# Let f(x)=sqrt(1-sinx)What is the domain of f(x), find f'(x), what is the domain of f'(x) and write an equation for the line tangent to the graph of f at x=0

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### 3 Answers

`f(x) = sqrt(1-sin(x))`

Domain of f(x) -->

Domain of sin(x) is all the Real numbers, `x in R` . For all the real numbers, sine would be in the following range,

`-1lt=sin(x)lt=+1`

Therefore, multiplying by -1,

`+1=gt-sin(x)=gt-1`

Adding +1,

`1+1=gt1-sin(x)=gt1-1`

Therefore,

`2=gt1-sin(x)=gt0`

We know for all real numbers `1- sin(x)` will be positive.

Therefore the expression inside the squareroot is always positive for all `x in R` . **Therefore the Domain of f(x) is,**

**Domain of** f`(x) = {x in R}`

`f'(x) = (1/2)(-1)(cos(x))(1-sin(x))^(-1/2)`

`f'(x) = (-cos(x))/(2sqrt(1-sin(x)))`

Now since we found the domain and range of 1-sin(x) above, finding the domain of this easy.

The only concern here is the denominator. The denominator cannot be zero. That means,

`1-sin(x) != 0`

`sin(x) != 1`

x not equal to **`npi+(-1)^n(pi/2)` ** where n is any integer.

so x` != {1/2pi, 5/2pi and 9/2pi...}`

or `x!= {1/2pi, 2pi+1/2pi and 4pi+1/2pi...}`

**Therefore domain of f'(x) is given by,**

**Domain of** `f'(x) = {x in R, x != 2npi+1/2pi, n in Z}`

To find the line tangent to f(x) at x =0,

we have to find f'(x) at x = 0.

`f'(0) = (-cos(0))/(2sqrt(1-sin(0)))`

`f'(0) = (-1)/(2sqrt(1-0))`

`f'(0) = -1/2`

This is the gradient of the line,

and we need f(0),

`f(0) = sqrt(1-sin(0))`

`f(0) = sqrt(1-0)`

`f(0) = sqrt(1-sin(x))`

`f(0) = 1`

This is the intercept of the line,

**Therefore the equation is,**

`y = mx+c`

`y = -1/2x+1`

- Domain - that's the set of numbers we can put in. We have a square root, which must be of a positive number, so:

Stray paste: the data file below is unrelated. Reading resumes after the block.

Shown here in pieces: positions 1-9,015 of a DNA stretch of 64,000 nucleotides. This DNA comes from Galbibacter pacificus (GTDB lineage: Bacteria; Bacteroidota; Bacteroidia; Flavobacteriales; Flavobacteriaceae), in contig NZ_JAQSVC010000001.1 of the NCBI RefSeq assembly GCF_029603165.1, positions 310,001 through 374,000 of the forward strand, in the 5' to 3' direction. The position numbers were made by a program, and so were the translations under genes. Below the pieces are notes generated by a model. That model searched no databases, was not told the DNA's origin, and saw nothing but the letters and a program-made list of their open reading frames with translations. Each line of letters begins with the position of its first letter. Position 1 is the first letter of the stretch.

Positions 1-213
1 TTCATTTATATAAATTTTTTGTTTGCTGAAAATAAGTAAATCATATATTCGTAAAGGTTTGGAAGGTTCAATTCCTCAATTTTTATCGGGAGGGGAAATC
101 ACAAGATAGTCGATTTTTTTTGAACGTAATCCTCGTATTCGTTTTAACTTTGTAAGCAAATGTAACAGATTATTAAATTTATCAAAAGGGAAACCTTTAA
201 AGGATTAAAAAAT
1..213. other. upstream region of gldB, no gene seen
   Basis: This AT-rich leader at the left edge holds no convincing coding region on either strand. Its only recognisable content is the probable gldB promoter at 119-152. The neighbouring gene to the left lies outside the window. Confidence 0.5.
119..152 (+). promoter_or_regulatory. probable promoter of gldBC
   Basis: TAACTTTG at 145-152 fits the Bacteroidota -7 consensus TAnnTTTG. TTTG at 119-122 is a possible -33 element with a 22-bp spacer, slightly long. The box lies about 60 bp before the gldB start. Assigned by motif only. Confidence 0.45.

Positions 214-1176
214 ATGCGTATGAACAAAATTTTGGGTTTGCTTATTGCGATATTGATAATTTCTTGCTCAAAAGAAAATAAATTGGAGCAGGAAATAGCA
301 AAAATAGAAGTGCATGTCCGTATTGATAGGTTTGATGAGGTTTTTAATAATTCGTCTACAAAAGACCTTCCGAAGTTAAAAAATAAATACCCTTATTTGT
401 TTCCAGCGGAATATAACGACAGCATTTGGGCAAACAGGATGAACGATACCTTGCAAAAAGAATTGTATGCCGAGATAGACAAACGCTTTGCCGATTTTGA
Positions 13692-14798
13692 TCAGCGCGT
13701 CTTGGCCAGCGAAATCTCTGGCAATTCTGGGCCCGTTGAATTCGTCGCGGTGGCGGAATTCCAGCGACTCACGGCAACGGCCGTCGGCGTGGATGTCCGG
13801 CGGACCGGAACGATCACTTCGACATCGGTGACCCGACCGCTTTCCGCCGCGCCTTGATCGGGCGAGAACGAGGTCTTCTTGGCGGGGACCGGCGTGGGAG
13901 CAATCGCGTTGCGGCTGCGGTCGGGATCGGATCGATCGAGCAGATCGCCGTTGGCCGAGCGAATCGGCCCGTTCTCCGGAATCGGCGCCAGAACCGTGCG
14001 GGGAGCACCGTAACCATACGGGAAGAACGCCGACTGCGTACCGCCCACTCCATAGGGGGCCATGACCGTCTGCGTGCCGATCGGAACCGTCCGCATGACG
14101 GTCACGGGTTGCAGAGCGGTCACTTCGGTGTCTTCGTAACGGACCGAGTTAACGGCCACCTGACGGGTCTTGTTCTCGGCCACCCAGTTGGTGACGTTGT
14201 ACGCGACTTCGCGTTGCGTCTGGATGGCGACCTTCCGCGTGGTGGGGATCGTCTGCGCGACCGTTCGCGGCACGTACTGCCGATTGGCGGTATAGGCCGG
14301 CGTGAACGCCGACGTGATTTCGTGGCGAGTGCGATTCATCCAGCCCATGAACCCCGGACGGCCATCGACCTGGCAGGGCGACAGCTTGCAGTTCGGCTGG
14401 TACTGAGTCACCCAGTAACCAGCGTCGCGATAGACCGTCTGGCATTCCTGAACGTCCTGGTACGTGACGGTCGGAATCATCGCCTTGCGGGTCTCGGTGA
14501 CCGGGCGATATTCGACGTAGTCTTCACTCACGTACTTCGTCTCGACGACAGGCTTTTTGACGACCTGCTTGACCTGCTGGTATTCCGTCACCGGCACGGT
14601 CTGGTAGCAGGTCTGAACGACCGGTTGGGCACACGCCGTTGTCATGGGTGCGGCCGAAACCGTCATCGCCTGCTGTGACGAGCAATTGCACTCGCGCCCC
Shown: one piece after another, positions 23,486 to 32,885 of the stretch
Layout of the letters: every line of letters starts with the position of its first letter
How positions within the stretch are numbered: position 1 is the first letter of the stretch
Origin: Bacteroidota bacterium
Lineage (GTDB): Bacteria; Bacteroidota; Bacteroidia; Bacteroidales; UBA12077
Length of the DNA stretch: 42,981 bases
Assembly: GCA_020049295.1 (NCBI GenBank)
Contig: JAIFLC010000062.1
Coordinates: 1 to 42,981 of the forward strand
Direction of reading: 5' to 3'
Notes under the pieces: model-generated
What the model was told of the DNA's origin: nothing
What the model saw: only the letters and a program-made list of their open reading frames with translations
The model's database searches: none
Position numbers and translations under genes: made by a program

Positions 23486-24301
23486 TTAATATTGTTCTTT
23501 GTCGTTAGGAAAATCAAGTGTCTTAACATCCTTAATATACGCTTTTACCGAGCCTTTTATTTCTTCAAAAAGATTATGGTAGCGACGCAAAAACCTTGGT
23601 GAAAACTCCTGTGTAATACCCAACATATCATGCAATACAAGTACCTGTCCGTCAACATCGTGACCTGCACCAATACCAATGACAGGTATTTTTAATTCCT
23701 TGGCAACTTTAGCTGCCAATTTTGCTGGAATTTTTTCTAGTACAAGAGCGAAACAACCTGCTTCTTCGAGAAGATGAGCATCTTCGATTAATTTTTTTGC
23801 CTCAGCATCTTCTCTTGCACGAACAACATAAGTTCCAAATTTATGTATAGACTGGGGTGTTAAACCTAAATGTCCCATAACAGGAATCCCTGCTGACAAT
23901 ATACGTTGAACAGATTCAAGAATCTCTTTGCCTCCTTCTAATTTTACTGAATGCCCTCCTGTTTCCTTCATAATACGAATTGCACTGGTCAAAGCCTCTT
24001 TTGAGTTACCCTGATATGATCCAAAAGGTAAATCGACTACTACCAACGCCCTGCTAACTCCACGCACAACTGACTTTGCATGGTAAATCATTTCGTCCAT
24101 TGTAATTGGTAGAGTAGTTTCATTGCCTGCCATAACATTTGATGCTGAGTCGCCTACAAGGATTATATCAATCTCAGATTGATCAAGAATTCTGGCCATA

1-sinx >= 0

So sinx < 1. Phew! x can be anything, because sinx is ALWAYS 1 or less.

- Derivative - you'll need the *chain rule*:

(d/dx) u(v) = du/dv * dv/dx

v = 1-sinx

u = sqrt(x)

So f'(x) = (d/dx) sqrt(1-sinx) = (d/dv) (1-v)^(1/2) * (d/dx) (1-sinx)

Let's tackle the second bit first. The derivative of a constant is zero, and the derivative of -sinx is -cosx, so (d/dx)(1-sinx) = -cosx.

We'll have to apply the chain rule to the first bit again:

(d/dv) (1-v)^(1/2) = (d/da) (a^(1/2)) * (d/dv) (1-v)

a = 1-v

The first bit: standard differentiation - power in front, take 1 away from the power:

(d/da) (a^(1/2)) = (1/2) a^(-1/2) = 1/(2 * sqrt(a)) = 1/(2 * sqrt(1-sinx))

Second bit: constant differentiates to zero, -v differentiates to -1.

So (d/dv) (1-v)^(1/2) = 1/(2 * sqrt(1-sinx)) * -1

And f'(x) = (d/dx) sqrt(1-sinx) = (d/dv) (1-v)^(1/2) * (d/dx) (1-sinx) = -1/(2 * sqrt(1-sinx)) * (-cosx) = cosx / (2*sqrt(1-sinx)). Done!

The domain comes from the same procedure as for f(x).

- tangent - the line that 'just touches' the graph of f at a certain point (here, it's x=0).

A tangent has the equation y=mx+c. m is the gradient, which is the derivative of f *evaluated at the point we're at*, i.e. f'(0). I'll leave you to do that, since the expression for f'(x) is above :)

c is the value of the function when x is zero. As in, f(0). Yes? :)

So you have m and c, which gives you an equation for the tangent!

i have the same question but i have to find the equation of the tangent line where x=pi. can someone please help me?